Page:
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London Care Record used over 30 million times

The London Care Record has now been used over 30 million times by frontline health and care staff helping them provide faster, safer and more effective care across the Capital and beyond (21 June 2023).

Each month it is viewed well over a million times by around 75,000 health and care staff helping to ensure they have the information they need about a person when they need it, to inform their clinical decision making.

The London Care Record is a single and secure view of a person’s health and care information and includes any conditions which a person has, their test results, medicines, allergies, plans for their care and other useful information such as hospital discharge summaries. Only staff involved in a patient’s care are allowed to access the information.

Several recent key developments have helped the London Care Record reach this major milestone by providing more health and care staff with access and increasing the richness of the information it contains. These include:

  • New health and care settings, such as University College London Hospitals NHS Foundation Trust, are sharing key information across the Capital through the London Care Record.
  • The first care homes in the Capital can now view the London Care Record helping them provide more effective care for their residents.
  • London Ambulance Service and London Air Ambulance Service patient information is now being sent in real time into the London Care Record, supporting the handover process and helping to improve the continuity of care patients receive.
  • Key information about patients with heart conditions who are being monitored remotely through the Ortus-iHealth systems is now being securely shared through the London Care Record.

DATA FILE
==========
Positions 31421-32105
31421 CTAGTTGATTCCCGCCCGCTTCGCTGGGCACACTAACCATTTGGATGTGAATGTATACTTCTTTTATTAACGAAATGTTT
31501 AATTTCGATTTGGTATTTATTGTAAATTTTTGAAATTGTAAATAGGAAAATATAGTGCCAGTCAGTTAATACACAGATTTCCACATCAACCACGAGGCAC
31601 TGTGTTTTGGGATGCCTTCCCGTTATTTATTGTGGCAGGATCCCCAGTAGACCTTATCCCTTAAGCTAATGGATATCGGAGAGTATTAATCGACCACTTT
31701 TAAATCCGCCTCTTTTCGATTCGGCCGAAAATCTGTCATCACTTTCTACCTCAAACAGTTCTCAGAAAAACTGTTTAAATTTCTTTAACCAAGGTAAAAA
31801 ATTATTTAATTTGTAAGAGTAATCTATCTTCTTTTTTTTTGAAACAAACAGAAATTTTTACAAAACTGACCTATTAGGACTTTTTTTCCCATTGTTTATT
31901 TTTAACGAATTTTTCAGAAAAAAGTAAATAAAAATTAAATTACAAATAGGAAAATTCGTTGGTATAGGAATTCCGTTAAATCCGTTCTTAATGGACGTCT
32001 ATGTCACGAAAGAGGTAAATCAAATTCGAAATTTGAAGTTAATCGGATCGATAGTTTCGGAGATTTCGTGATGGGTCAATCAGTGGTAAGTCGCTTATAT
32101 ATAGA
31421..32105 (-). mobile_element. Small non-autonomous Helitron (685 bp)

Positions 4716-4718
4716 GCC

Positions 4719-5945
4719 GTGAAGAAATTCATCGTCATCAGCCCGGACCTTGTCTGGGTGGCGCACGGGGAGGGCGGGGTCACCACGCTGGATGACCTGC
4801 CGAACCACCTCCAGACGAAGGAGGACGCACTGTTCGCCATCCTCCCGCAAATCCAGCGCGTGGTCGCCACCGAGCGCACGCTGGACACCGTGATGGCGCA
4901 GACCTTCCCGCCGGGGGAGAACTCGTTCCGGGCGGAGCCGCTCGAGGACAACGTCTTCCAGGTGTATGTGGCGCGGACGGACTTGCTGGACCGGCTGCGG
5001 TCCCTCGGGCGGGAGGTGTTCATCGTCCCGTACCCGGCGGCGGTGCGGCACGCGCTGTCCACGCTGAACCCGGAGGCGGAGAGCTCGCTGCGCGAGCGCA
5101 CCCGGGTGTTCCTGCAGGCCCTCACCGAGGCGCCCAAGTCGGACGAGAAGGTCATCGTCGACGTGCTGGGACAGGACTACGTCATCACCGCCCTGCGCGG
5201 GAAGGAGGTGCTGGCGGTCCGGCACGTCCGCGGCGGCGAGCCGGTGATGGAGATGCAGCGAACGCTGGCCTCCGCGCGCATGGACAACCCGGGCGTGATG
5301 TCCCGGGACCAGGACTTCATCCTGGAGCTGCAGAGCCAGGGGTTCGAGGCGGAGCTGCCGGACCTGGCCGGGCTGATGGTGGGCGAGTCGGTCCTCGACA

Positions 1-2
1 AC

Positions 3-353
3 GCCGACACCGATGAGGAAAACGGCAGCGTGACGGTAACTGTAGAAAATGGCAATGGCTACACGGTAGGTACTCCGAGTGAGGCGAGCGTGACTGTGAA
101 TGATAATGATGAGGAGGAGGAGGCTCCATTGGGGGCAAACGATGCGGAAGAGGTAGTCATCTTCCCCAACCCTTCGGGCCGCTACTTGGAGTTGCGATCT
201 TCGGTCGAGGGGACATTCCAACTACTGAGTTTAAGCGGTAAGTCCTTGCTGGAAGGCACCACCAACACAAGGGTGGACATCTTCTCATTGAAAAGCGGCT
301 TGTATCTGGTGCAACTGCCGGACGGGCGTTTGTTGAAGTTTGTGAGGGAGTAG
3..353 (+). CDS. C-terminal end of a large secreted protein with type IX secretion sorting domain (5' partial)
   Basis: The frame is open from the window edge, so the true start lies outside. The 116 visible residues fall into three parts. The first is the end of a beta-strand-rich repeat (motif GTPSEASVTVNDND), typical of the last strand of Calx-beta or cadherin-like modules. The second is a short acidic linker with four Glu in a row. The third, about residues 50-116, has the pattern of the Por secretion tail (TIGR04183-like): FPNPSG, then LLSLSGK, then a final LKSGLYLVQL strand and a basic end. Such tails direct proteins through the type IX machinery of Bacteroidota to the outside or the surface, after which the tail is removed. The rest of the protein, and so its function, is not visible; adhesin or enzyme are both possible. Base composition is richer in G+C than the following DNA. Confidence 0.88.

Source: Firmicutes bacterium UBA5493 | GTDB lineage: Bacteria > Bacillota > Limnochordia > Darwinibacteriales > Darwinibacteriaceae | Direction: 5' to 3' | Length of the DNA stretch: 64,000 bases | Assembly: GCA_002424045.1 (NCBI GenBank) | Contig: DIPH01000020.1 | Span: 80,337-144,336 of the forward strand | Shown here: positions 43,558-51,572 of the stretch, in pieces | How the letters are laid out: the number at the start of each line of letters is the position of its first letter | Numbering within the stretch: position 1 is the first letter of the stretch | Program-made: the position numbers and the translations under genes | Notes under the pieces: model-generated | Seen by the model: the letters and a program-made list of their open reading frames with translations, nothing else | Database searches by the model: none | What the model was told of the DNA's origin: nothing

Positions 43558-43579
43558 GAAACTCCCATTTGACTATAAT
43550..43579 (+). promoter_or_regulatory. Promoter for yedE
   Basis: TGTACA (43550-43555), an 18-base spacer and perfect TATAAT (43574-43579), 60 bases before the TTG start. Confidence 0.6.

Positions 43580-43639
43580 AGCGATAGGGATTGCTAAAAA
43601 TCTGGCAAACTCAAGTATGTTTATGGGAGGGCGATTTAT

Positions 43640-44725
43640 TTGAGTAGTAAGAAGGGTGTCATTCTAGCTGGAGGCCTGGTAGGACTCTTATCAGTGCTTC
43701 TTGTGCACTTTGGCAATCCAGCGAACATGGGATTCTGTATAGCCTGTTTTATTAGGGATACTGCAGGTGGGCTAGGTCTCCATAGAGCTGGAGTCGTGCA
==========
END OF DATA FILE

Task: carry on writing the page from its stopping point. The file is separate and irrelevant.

• Universal Care Plans can now be viewed through the London Care Record, helping to ensure people’s care and support wishes are respected.

While the London Care Record has become an essential tool for so many frontline staff OneLondon and its partners have plans to further increase its clinical value and accessibility over the coming months. These plans include extending London-wide data sharing across all health and care organisations in the Capital and making sure that more frontline NHS and social care are able to access it, including more mobile ways to view it so professionals like community nurses and ambulance teams can access information on the move.

Sally Wiltshire, OneLondon Senior Programme Manager, said:

“It’s great news that the London Care Record has now supported over 30 million moments of care. We have plans to build on this over the years ahead by extending London-wide data sharing across the Capital’s health and care organisations and making sure more staff can access this vital tool. This will help to further increase the richness, clinical value and accessibility of the London Care Record and support even more frontline staff provide effective care.”

Dr Phil Koczan, GP and NHS England Digital Clinical Lead, said:

“As a GP in north east London I see first hand the positive difference the London Care Record is making. By having immediate access to important information it gives me a more complete picture of a patient helping me make informed decisions more quickly.”

Dr Sanjay Gautama, Clinical Informatics Lead for London, Consultant Anaesthetist, Chief Clinical Information Officer, and Caldicott Guardian for Imperial College Healthcare Trust NHS, said:

“Working in a busy NHS Trust I see first hand the positive difference the London Care Record is making. It allows me to have a more informed conversation with my patients, providing them with assurance but also significantly increasing the clinical safety through having the right information in the right place at the right time.”

Denise Fry, Adult Social Care Access Team at the Royal Borough of Kingston, said:

“I regularly use the London Care Record which is helping with our day to day work at the front door of Adult Social Care. It enables us to locate a person’s GP and confirm any medications and diagnoses. This gives us a better understanding of the person’s whole story.”

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